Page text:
A force measurement platform for a vitreoretinal surgical simulator using an artificial eye module integrated with a quartz crystal resonator
Yuta Taniguchi, Hirotaka Sugiura, Toshiro Yamanaka, Shiro Watanabe, Seiji Omata, Kanako Harada, Mamoru Mitsuishi, Tomoyasu Shiraya, Koichiro Sugimoto, Takashi Ueta, Kiyohito Totsuka, Fumiyuki Araki, Muneyuki Takao, Makoto Aihara, and Fumihito Arai
To provide quantitative feedback on surgical progress to ophthalmologists practicing inner limiting membrane (ILM) peeling, we developed an artificial eye module comprising a quartz crystal resonator (QCR) force sensor and a strain body that serves as a uniform force transmitter beneath a retinal model. Although a sufficiently large initial force must be loaded onto the QCR force sensor assembly to achieve stable contact with the strain body, the highly sensitive and wide dynamic-range property of this sensor enables the eye module to detect the slight forceps contact force. A parallel-plate strain body is used to achieve a uniform force sensitivity over the 4-mm-diameter ILM peeling region. Combining these two components allowed for a measurable force range of 0.22 mN to 29.6 N with a sensitivity error within −11.3 to 4.2% over the ILM peeling area. Using this eye module, we measured the applied force during a simulation involving artificial ILM peeling by an untrained individual and compensated for the long-term drift of the obtained force data using a newly developed algorithm. The compensated force data clearly captured the characteristics of several types of motion sequences observed from video recordings of the eye bottom using an ophthalmological microscope. As a result, we succeeded in extracting feature values that can be potentially related to trainee skill level, such as the mean and standard deviation of the pushing and peeling forces, corresponding, in the case of an untrained operator, to 122.6 ± 95.2 and 20.4 ± 13.2 mN, respectively.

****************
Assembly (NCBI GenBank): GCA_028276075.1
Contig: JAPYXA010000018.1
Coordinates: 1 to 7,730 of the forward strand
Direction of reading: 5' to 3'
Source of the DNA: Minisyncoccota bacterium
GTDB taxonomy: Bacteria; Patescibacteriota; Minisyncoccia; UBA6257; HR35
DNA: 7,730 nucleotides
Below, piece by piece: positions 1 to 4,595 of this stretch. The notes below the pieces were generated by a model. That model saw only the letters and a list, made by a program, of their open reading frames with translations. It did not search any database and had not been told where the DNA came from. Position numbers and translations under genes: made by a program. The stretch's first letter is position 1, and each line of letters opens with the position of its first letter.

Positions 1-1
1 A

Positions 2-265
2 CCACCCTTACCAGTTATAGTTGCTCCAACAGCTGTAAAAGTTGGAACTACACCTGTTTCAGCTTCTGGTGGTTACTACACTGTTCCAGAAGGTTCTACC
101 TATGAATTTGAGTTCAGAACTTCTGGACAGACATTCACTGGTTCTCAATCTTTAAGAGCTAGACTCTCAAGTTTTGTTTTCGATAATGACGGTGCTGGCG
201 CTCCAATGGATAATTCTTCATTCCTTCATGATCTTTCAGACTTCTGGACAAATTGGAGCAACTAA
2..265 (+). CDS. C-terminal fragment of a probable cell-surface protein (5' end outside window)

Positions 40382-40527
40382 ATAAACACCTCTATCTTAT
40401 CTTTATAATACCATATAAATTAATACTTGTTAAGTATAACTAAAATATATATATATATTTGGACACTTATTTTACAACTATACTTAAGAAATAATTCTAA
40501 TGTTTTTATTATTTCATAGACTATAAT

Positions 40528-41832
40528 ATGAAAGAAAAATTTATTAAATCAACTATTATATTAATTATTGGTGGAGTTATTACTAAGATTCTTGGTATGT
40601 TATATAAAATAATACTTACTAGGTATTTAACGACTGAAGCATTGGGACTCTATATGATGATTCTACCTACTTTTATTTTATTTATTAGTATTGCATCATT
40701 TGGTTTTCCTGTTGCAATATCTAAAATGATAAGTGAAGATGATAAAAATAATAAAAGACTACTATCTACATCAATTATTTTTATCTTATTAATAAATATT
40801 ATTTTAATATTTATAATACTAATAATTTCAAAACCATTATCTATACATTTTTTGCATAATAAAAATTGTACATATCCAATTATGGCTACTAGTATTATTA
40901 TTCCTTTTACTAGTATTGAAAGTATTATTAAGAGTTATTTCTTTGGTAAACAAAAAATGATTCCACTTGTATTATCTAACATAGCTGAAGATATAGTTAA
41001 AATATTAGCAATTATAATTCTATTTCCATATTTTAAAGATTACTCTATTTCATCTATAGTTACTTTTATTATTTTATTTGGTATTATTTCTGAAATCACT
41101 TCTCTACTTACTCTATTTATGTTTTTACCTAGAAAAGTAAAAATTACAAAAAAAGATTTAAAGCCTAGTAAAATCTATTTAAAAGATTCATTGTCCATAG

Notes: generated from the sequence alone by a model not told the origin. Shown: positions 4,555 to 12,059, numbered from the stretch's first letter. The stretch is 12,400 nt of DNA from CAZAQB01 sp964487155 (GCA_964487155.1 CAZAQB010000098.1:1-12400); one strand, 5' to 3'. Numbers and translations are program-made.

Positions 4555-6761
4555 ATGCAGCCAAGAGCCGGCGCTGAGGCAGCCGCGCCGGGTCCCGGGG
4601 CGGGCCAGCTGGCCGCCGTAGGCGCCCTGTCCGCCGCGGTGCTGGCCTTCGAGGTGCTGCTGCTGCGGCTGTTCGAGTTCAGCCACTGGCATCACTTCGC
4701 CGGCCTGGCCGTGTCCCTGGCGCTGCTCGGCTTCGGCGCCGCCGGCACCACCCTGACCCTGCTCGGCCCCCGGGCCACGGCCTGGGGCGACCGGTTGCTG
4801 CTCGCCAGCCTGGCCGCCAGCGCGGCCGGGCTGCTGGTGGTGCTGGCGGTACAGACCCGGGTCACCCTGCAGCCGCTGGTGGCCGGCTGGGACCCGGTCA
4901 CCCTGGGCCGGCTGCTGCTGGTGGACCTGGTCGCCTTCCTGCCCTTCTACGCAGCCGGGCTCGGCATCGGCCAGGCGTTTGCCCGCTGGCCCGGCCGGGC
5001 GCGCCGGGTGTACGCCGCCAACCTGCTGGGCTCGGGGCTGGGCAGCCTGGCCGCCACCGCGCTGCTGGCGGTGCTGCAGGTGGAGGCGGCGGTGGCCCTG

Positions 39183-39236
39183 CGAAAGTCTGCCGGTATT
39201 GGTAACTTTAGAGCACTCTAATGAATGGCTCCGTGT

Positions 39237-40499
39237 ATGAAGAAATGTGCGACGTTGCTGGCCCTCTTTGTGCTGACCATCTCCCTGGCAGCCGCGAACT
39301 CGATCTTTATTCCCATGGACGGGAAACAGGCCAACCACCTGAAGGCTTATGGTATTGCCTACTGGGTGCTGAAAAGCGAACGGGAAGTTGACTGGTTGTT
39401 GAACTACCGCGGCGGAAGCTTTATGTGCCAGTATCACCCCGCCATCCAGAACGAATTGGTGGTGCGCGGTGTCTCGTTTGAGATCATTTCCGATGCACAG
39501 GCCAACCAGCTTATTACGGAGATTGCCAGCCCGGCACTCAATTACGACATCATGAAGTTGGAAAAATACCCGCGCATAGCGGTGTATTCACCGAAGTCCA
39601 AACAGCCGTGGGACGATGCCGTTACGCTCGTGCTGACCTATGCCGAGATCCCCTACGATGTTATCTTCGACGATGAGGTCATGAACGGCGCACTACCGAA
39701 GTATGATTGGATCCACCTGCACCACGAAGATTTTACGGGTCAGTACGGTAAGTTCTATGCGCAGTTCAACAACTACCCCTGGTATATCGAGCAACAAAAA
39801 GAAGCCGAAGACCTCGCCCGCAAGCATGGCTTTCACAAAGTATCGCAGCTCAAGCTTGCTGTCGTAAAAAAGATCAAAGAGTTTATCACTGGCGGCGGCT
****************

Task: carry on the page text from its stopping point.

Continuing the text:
Microsystems & Nanoengineering：https://www.nature.com/articles/s41378-022-00417-8